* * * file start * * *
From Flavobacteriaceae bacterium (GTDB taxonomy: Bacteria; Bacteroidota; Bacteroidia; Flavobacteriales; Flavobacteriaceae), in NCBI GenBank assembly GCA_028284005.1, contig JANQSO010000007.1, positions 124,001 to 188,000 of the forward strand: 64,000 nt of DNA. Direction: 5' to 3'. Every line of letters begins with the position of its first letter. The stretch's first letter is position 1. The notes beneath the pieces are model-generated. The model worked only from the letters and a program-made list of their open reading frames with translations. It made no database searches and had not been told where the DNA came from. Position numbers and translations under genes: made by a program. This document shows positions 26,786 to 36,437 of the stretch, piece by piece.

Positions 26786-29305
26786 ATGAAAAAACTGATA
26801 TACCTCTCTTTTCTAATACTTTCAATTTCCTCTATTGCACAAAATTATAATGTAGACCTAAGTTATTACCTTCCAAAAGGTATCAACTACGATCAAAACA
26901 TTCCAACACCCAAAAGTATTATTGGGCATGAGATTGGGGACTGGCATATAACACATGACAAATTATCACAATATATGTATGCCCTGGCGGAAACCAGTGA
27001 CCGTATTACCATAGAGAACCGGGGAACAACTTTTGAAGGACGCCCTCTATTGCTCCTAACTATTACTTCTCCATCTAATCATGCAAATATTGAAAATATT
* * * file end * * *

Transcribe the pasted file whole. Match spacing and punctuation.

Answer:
From Flavobacteriaceae bacterium (GTDB taxonomy: Bacteria; Bacteroidota; Bacteroidia; Flavobacteriales; Flavobacteriaceae), in NCBI GenBank assembly GCA_028284005.1, contig JANQSO010000007.1, positions 124,001 to 188,000 of the forward strand: 64,000 nt of DNA. Direction: 5' to 3'. Every line of letters begins with the position of its first letter. The stretch's first letter is position 1. The notes beneath the pieces are model-generated. The model worked only from the letters and a program-made list of their open reading frames with translations. It made no database searches and had not been told where the DNA came from. Position numbers and translations under genes: made by a program. This document shows positions 26,786 to 36,437 of the stretch, piece by piece.

Positions 26786-29305
26786 ATGAAAAAACTGATA
26801 TACCTCTCTTTTCTAATACTTTCAATTTCCTCTATTGCACAAAATTATAATGTAGACCTAAGTTATTACCTTCCAAAAGGTATCAACTACGATCAAAACA
26901 TTCCAACACCCAAAAGTATTATTGGGCATGAGATTGGGGACTGGCATATAACACATGACAAATTATCACAATATATGTATGCCCTGGCGGAAACCAGTGA
27001 CCGTATTACCATAGAGAACCGGGGAACAACTTTTGAAGGACGCCCTCTATTGCTCCTAACTATTACTTCTCCATCTAATCATGCAAATATTGAAAATATT